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Chemoprevention of lung cancer by non-steroidal anti-inflammatory drugs among cigarette smokers.
Oncol Rep 2002 Jul-Aug; 9(4):693-5OR

Abstract

We conducted an epidemiologic case control study of NSAIDs among 489 lung cancer patients and 978 control subjects. The case patients were diagnosed and treated during 1996-1999 at the James Cancer Hospital and Research Institute, Columbus, OH. Each lung cancer diagnosis was verified by examination of the pathology report. Population controls free of disease were obtained from health screening clinics and frequency-matched to the cases at a 2:1 rate. Matching characteristics included age, gender, and pack-years of cigarette smoking. In order to assess the effects of NSAIDs on tobacco carcinogenesis, only heavy smokers were included in the control group. Information on the use of aspirin, ibuprofen, and prescription NSAIDs was obtained by personal interviews. Effects of NSAIDs on lung cancer risk were assessed by estimating odds ratios (relative risks) with 95% confidence intervals and performing trend tests. Daily intake of NSAIDs for at least 2 years prior to interview was associated with a 68% reduction in the relative risk of lung cancer (RR, 0.32; 95% CI, 0.23-0.44; p<0.01). The inverse trend of lung cancer risk with increasing NSAID use was highly significant (p<0.01). Results were similar for men (RR, 0.41) and women (RR, 0.22), and for the individual compounds, aspirin (RR, 0.25) and ibuprofen (RR, 0.39). These results combined with the current molecular evidence suggest that regular NSAID intake may prevent tobacco carcinogenesis through COX-2 blockade.

Authors+Show Affiliations

The Ohio State University College of Medicine and Public Health, Columbus, OH 43210-1240, USA. harris.44@osu.eduNo affiliation info availableNo affiliation info available

Pub Type(s)

Comparative Study
Journal Article
Research Support, U.S. Gov't, P.H.S.

Language

eng

PubMed ID

12066194

Citation

Harris, Randall E., et al. "Chemoprevention of Lung Cancer By Non-steroidal Anti-inflammatory Drugs Among Cigarette Smokers." Oncology Reports, vol. 9, no. 4, 2002, pp. 693-5.
Harris RE, Beebe-Donk J, Schuller HM. Chemoprevention of lung cancer by non-steroidal anti-inflammatory drugs among cigarette smokers. Oncol Rep. 2002;9(4):693-5.
Harris, R. E., Beebe-Donk, J., & Schuller, H. M. (2002). Chemoprevention of lung cancer by non-steroidal anti-inflammatory drugs among cigarette smokers. Oncology Reports, 9(4), pp. 693-5.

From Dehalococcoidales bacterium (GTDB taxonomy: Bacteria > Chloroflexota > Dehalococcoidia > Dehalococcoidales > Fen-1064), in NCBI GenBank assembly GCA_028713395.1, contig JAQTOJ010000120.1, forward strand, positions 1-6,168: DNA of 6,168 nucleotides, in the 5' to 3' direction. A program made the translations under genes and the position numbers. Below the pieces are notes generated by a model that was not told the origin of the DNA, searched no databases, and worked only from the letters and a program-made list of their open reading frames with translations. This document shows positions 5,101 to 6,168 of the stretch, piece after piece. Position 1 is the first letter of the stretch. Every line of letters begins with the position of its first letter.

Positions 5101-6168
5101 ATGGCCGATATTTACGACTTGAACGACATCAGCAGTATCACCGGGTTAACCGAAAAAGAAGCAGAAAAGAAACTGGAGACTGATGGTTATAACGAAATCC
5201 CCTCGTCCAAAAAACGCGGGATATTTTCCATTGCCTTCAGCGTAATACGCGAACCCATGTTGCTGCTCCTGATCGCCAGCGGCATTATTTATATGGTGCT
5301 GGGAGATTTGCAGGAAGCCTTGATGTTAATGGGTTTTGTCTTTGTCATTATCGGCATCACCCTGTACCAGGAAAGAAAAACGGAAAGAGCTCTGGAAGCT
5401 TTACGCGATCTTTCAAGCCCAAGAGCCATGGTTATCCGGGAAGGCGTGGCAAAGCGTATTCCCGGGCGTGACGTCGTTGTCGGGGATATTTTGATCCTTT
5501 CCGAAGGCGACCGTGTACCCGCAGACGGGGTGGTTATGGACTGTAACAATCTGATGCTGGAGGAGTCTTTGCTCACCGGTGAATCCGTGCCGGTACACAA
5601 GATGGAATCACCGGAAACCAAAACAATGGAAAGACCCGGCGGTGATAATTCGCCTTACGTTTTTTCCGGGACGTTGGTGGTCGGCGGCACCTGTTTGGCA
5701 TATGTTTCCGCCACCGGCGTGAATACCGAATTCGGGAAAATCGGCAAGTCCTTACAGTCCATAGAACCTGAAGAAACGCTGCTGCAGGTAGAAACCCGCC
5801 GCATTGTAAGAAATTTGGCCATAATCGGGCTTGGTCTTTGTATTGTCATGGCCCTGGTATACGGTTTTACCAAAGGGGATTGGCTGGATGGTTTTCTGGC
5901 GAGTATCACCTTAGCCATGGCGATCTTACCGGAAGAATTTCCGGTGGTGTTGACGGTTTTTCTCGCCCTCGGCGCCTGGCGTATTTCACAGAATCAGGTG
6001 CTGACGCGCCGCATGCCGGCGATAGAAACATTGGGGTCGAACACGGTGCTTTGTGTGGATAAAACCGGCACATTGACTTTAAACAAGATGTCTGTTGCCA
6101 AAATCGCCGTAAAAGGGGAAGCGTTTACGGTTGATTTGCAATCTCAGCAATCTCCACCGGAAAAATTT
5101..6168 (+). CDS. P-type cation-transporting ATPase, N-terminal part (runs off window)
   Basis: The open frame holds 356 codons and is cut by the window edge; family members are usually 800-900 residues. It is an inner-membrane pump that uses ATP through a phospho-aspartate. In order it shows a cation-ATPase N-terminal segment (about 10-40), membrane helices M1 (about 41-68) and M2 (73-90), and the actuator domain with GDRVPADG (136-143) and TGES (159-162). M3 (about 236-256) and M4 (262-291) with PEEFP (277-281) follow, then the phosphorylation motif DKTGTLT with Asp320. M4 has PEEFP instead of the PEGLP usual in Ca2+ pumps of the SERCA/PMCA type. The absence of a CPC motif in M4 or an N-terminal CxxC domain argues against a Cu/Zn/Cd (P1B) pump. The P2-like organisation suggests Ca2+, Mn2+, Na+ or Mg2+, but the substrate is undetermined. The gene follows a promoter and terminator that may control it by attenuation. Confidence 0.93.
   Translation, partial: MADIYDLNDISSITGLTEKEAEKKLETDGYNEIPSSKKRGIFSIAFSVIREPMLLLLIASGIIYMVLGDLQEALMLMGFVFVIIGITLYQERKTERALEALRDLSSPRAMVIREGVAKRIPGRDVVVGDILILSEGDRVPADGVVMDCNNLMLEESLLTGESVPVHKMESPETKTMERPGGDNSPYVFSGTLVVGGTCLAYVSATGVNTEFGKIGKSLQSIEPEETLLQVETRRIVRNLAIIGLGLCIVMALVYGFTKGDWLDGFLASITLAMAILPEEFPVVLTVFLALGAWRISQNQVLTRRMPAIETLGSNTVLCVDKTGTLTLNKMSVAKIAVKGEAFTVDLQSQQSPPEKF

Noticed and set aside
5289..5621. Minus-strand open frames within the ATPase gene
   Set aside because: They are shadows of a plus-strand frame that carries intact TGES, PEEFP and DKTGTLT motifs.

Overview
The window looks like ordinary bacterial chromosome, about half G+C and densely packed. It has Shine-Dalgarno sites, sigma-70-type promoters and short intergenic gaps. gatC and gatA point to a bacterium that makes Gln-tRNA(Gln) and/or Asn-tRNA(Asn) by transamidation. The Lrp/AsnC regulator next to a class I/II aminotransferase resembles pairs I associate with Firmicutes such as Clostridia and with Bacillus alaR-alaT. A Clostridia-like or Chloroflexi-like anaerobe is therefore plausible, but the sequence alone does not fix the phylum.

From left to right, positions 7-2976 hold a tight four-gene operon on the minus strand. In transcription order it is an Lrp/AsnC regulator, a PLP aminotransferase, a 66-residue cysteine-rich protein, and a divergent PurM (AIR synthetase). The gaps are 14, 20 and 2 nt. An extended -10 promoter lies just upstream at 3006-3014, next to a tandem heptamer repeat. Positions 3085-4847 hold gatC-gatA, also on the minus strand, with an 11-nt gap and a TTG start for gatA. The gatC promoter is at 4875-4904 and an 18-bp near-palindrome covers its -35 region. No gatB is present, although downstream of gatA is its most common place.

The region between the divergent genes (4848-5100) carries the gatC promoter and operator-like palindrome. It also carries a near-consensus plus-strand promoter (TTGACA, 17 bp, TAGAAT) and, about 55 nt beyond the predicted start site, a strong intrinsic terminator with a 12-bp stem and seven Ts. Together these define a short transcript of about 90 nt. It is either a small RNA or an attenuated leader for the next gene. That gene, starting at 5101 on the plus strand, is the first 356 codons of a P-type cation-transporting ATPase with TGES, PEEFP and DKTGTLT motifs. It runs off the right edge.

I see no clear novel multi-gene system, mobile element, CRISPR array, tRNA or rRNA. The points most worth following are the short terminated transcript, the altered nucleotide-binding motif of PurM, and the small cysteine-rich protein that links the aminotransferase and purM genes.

Harris RE, Beebe-Donk J, Schuller HM. Chemoprevention of Lung Cancer By Non-steroidal Anti-inflammatory Drugs Among Cigarette Smokers. Oncol Rep. 2002;9(4):693-5. PubMed PMID: 12066194.
* Article titles in AMA citation format should be in sentence-case
TY - JOUR T1 - Chemoprevention of lung cancer by non-steroidal anti-inflammatory drugs among cigarette smokers. AU - Harris,Randall E, AU - Beebe-Donk,Joanne, AU - Schuller,Hildegard M, PY - 2002/6/18/pubmed PY - 2003/1/9/medline PY - 2002/6/18/entrez SP - 693 EP - 5 JF - Oncology reports JO - Oncol. Rep. VL - 9 IS - 4 N2 - We conducted an epidemiologic case control study of NSAIDs among 489 lung cancer patients and 978 control subjects. The case patients were diagnosed and treated during 1996-1999 at the James Cancer Hospital and Research Institute, Columbus, OH. Each lung cancer diagnosis was verified by examination of the pathology report. Population controls free of disease were obtained from health screening clinics and frequency-matched to the cases at a 2:1 rate. Matching characteristics included age, gender, and pack-years of cigarette smoking. In order to assess the effects of NSAIDs on tobacco carcinogenesis, only heavy smokers were included in the control group. Information on the use of aspirin, ibuprofen, and prescription NSAIDs was obtained by personal interviews. Effects of NSAIDs on lung cancer risk were assessed by estimating odds ratios (relative risks) with 95% confidence intervals and performing trend tests. Daily intake of NSAIDs for at least 2 years prior to interview was associated with a 68% reduction in the relative risk of lung cancer (RR, 0.32; 95% CI, 0.23-0.44; p<0.01). The inverse trend of lung cancer risk with increasing NSAID use was highly significant (p<0.01). Results were similar for men (RR, 0.41) and women (RR, 0.22), and for the individual compounds, aspirin (RR, 0.25) and ibuprofen (RR, 0.39). These results combined with the current molecular evidence suggest that regular NSAID intake may prevent tobacco carcinogenesis through COX-2 blockade. SN - 1021-335X UR - https://www.unboundmedicine.com/medline/citation/12066194/Chemoprevention_of_lung_cancer_by_non_steroidal_anti_inflammatory_drugs_among_cigarette_smokers_ L2 - http://www.spandidos-publications.com/or/9/4/693 DB - PRIME DP - Unbound Medicine ER -